Search Images Maps Play YouTube News Gmail Drive More »
Sign in
Screen reader users: click this link for accessible mode. Accessible mode has the same essential features but works better with your reader.

Patents

  1. Advanced Patent Search
Publication numberUS5578893 A
Publication typeGrant
Application numberUS 08/524,837
Publication dateNov 26, 1996
Filing dateSep 7, 1995
Priority dateNov 16, 1993
Fee statusLapsed
Publication number08524837, 524837, US 5578893 A, US 5578893A, US-A-5578893, US5578893 A, US5578893A
InventorsTeruaki Yamamoto
Original AssigneePiaa Corporation
Export CitationBiBTeX, EndNote, RefMan
External Links: USPTO, USPTO Assignment, Espacenet
Bulb for vehicular lighting equipment
US 5578893 A
Abstract
The invention disclosed relates a bulb for use with vehicular lighting equipment and adapted for use therein. It comprises a glass bulb member having a multi-layered color layer, a non-color portion and light shield layer located thereon, a stem, a plurality of inner leads, a pair of filaments, a metallic shield member, a plug, etc. As combined with a reflector in vehicular lighting equipment, the bulb enables change of its beam in orientation and in color by selective operation of the filaments.
Images(4)
Previous page
Next page
Claims(1)
What is claimed is:
1. A bulb assembly for use in vehicular lighting equipment, said bulb assembly comprising,
a reflector having a focal point,
a glass bulb member having a centerline,
a first filament located in proximity with a rearward end of the bulb member, a second filament located in proximity with a forward end of the bulb member wherein said first filament is located so as to coincide with the focal point wherein said second filament is aligned with the centerline of the glass bulb and remote from the focal point such that a substantially parallel light flux is created for lighting distant locations,
a shield located within the bulb and parallel with the second filament,
a light shield located on the bulb at the forward end of the bulb and located forward of the focal point, a plug disposed at the rearward end of the bulb, the bulb being mounted in lighting equipment with a reflector such that radiation flux is oriented by said shield located within the bulb and said reflector when said second filament is actuated, said bulb having oxide thin films which are dipped-coated on a portion of said bulb corresponding to said second filament so as to form a long wavelength permissive multilayered film on said bulb wherein said films comprise layers of dipped-coated films having a thickness of 1.2 to 1.8 micrometers thereby to convert light rays passing from said second filament into a colored beam having a peak wavelength band of at least 500 nanometers.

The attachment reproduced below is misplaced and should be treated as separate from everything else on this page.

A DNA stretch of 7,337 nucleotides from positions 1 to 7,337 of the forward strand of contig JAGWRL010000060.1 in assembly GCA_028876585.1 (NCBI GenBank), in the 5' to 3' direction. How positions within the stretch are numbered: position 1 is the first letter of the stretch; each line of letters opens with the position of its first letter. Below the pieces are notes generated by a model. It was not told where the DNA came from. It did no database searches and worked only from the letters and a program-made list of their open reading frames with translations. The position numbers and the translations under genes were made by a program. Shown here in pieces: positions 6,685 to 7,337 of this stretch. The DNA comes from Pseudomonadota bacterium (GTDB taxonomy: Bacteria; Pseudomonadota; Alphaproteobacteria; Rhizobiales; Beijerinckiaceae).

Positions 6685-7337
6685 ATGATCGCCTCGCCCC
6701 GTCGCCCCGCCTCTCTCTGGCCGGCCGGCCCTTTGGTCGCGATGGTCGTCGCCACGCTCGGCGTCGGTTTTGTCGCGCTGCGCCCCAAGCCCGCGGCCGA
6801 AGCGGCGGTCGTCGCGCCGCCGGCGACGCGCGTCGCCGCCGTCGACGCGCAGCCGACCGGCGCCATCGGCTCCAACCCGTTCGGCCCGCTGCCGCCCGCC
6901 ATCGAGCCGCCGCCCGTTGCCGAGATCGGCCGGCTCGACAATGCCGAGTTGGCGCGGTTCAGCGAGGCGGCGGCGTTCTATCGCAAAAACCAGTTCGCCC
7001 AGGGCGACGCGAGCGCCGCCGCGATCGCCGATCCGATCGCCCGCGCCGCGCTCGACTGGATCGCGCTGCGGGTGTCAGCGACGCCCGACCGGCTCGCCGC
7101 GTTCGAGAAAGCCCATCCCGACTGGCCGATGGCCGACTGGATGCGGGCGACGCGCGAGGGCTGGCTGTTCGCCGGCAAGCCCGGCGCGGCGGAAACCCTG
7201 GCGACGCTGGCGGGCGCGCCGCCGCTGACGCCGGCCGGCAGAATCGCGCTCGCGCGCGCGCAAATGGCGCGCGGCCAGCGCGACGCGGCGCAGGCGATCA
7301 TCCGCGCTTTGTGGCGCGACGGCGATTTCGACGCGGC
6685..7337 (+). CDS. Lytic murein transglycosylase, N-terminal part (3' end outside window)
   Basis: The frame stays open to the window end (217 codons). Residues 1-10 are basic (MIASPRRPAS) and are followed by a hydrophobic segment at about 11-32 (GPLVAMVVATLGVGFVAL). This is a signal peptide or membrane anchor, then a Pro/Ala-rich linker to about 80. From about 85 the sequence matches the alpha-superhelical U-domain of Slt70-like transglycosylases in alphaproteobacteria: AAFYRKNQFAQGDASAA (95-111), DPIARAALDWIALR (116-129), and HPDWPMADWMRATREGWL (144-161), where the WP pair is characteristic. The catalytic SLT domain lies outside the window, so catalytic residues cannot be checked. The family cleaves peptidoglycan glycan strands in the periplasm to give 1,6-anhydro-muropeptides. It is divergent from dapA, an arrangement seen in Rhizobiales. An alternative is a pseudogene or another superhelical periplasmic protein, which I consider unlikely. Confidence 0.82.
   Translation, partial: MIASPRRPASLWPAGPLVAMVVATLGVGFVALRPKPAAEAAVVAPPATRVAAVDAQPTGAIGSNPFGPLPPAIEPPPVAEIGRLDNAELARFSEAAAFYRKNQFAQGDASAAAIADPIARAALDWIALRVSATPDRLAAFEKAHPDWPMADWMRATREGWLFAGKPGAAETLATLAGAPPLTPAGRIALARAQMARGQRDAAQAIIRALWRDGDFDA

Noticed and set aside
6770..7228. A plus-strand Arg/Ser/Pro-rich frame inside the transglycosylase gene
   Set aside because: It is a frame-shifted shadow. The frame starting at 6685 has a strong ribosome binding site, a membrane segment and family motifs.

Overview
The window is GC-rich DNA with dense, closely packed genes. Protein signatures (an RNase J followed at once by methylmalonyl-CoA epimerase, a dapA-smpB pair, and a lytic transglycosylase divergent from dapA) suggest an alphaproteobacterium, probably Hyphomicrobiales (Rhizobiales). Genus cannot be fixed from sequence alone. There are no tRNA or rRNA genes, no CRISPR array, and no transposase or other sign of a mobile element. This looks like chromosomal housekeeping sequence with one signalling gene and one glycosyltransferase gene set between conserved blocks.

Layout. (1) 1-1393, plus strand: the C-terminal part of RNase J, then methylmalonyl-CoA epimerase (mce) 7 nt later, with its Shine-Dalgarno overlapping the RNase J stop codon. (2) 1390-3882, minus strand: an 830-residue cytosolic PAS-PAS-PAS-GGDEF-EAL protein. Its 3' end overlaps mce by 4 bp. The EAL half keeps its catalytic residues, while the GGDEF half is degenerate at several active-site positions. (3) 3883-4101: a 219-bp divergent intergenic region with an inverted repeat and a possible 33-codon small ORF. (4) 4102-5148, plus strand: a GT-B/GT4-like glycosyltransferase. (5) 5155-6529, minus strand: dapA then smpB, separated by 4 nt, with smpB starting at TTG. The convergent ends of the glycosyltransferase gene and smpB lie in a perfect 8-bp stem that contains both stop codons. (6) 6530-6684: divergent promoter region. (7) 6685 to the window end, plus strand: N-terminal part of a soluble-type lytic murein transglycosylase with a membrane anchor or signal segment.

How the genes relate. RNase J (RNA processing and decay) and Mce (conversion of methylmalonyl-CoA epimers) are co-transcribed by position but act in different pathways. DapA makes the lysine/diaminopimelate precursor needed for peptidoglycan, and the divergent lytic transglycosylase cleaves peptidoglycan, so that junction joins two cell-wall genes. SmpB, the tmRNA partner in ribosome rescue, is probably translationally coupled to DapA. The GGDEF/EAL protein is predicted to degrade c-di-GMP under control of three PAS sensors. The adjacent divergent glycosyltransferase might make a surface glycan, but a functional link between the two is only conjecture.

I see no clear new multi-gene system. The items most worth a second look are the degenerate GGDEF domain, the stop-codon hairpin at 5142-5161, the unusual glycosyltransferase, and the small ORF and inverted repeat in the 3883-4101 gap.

Description

This application is a continuation of application Ser. No. 08/153,425, filed on Nov. 16, 1993, now abandoned.

BACKGROUND OF THE INVENTION

This invention relates to a bulb for use in a reflector-containing vehicular equipment such as headlights, etc. Conventionally, two types of lighting equipment for headlights have been known, one and the other for the so-called high and low beam bulbs. The first one operates to project the light beam forward. The second operates to orient its light flux downward enough to avoid glare of the driver who drives continuously in the opposite direction insofar as the visibility is maintained. Thus, two lateral pairs of, that is, four, high and low beam lighting fixtures had to be equipped in a car. In case that a pair of high beam equipment are located outermost of the car body to indicate the body width, another pair of low beam equipment must be located inside or lowerside of the high beam equipment. If they are inside, the possibility increases that the body width is erroneously indicated to the driver driving adjacently in the opposite direction, thus adding to causes of traffic accident. If they are lower, they might not disadvantageously project the light beam for a good distance as the light beam therefrom is oriented downwards. This invention will overcome these drawbacks of the prior art light equipment.

SUMMARY OF THE INVENTION

According to one feature of the invention, a plurality of filaments are disposed in one single vehicular bulb and can be selectively actuated to selectively change its beam orientation in combination with the associated light equipment.

When the light beam is oriented downwards, according to the other feature of the invention, blue components are substantially eliminated from the light beam radiating from a vehicular bulb for diminishing glare of the opposedly, adjacently opposed driver.

According to the still other feature of the invention, a vehicular bulb has a multilayered film disposed outside, instead of a color filter, for eliminating the blue components from the light beam radiating from the filaments, without undesirable increase of temperatures of the glass bulb envelop and decrease of the light amount available, thus prolonging the lifespan of the bulb.

Advantageously, this invention provides a bulb functioning for two in lighting equipment, thus making designing of the vehicular body front freer than in the conventional-art.

BRIEF DESCRIPTION OF THE ACCOMPANYING DRAWINGS

FIGS. 1A, 1B and 1C are perspective, lateral and planar views, respectively, showing a bulb of the invention.

FIG. 2 is a cross-sectional view of the bulb mounted in lighting equipment.

FIG. 3 and 4 show light flux orientations made when the bulb actuates for high and low beams, respectively.

DETAILED DESCRIPTION OF THE PREFERRED EMBODIMENTS